The Arrest of Ai Weiwei
Hampstead Theatre, London NW3
If martial arts functions by using your opponents’ weight against them, then artist Ai Weiwei must be the Bruce Lee of annoying the hell out of the Chinese government.
He’s transformed dissidence into performance art, rendering him embarrassingly effective in resisting official persecution.
Howard Brenton’s play The Arrest of Ai Weiwei adds more art-fu to the mix, dramatising Ai’s account of an 81-day incarceration following his 2011 arrest at Beijing airport. Bored into near-submission by paralysing inactivity punctuated only by shouty interrogations, Ai’s struggle to rebut charges of undefined “crimes” is complicated by his accusers having no idea what they are either.
The longeurs created by depicting tedium in real time are thankfully offset by moments of black comedy from the excellent all-east-Asian cast.
Benedict Wong’s masterly performance as this bewildered victim of state bullying fleshes out Brenton’s outlines, while guard Andrew Koji’s metallic thousand-yard stare at a two-inch distance was the funniest scary thing of the night.
The plods’ art epiphany — that it is the viewer’s response to the art object rather than the object itself that Ai values — prompts his single joyous outburst at human connection achieved.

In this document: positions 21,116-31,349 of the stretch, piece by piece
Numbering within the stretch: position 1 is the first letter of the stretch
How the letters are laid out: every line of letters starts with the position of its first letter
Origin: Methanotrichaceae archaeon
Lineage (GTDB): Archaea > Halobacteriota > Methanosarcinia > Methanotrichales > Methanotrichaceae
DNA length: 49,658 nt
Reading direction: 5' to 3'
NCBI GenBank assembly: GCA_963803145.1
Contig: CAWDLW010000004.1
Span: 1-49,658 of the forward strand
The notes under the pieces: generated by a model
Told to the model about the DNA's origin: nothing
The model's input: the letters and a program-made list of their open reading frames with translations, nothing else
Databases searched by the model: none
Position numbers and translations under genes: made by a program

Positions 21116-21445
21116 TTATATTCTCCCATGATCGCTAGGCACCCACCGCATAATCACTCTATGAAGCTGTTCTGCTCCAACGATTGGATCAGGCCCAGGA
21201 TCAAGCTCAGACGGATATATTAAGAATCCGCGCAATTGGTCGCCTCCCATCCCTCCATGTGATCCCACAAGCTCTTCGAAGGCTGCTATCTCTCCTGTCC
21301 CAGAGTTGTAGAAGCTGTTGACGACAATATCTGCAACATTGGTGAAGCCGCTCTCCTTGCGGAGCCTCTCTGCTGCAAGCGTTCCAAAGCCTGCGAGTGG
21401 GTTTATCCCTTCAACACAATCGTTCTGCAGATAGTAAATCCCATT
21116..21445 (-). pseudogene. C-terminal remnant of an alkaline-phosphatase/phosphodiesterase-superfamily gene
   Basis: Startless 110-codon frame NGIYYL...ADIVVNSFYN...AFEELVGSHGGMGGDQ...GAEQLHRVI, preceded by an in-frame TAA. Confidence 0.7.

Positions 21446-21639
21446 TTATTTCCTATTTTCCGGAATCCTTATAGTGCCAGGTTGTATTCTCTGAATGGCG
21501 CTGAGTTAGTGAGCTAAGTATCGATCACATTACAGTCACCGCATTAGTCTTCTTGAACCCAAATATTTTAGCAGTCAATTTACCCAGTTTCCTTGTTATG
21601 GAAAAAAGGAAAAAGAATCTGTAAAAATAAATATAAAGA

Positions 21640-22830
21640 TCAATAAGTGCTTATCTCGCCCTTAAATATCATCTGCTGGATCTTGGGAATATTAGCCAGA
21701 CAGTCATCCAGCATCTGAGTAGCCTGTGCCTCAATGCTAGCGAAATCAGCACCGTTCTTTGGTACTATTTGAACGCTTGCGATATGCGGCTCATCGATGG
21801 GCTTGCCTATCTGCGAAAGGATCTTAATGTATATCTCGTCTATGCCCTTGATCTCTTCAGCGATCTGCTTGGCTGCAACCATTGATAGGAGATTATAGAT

Brenton’s play is part meditation on the power of art, and part deification of Ai Weiwei the artist — or “artworker” as his yelling persecutors keep reminding him in the confines of his cramped cell, a brilliant mobile installation by Ashley Martin Davis, complete with the collapsing walls on every critic’s wish-list for China.
A key problem of having a passive protagonist is that there’s little to help us penetrate the symbol and behold the man: not only an enemy of the state but also his own worst enemy. So what drives him?
One admirable quality is that he bites the hand that feeds, sending Chinese officialdom into a hyperventilating tizzy.
Given the prestigious assignment of co-designing the Bird’s Nest Stadium, he’d openly criticised the Beijing Olympics, inviting the animosity of a Communist Party hoping he’d take the bait and fall into line.
However, being on the side of the angels doesn’t make you an angel, and being an iconoclast shouldn’t turn you into an icon.
Brenton’s Weiwei is simply too saintly for someone who wittily runs rings around the authorities with all the confidence his exalted class confers. He’s a mischievous hedonist, but no such humanising flaw manifests in this Christ-like Weiwei.
Greater confidence in the audience’s ability to engage across his faultlines might have rescued Brenton from creating him as an object of pure beauty and harmony — as decried by the Big Ai himself.
The climactic action of an inspiring final speech is the smashing of a neolithic pot, reenacting Ai’s famous ‘performance’ signifying that individual human souls are priceless, rather than classically beautiful but safe objects prized by the party’s art commissars.
Some might read this as a brutal demonstration of the overriding power of private ownership — an assertion of property rights over shared historic artefacts via economic power.
Flattering both Ai Weiwei and the play’s western audience, the production and cast performance are considerably better than this slack, superficial and complacent piece deserves.
Runs at the Hampstead Theatre until May 18. Box office: 020 7722 9301
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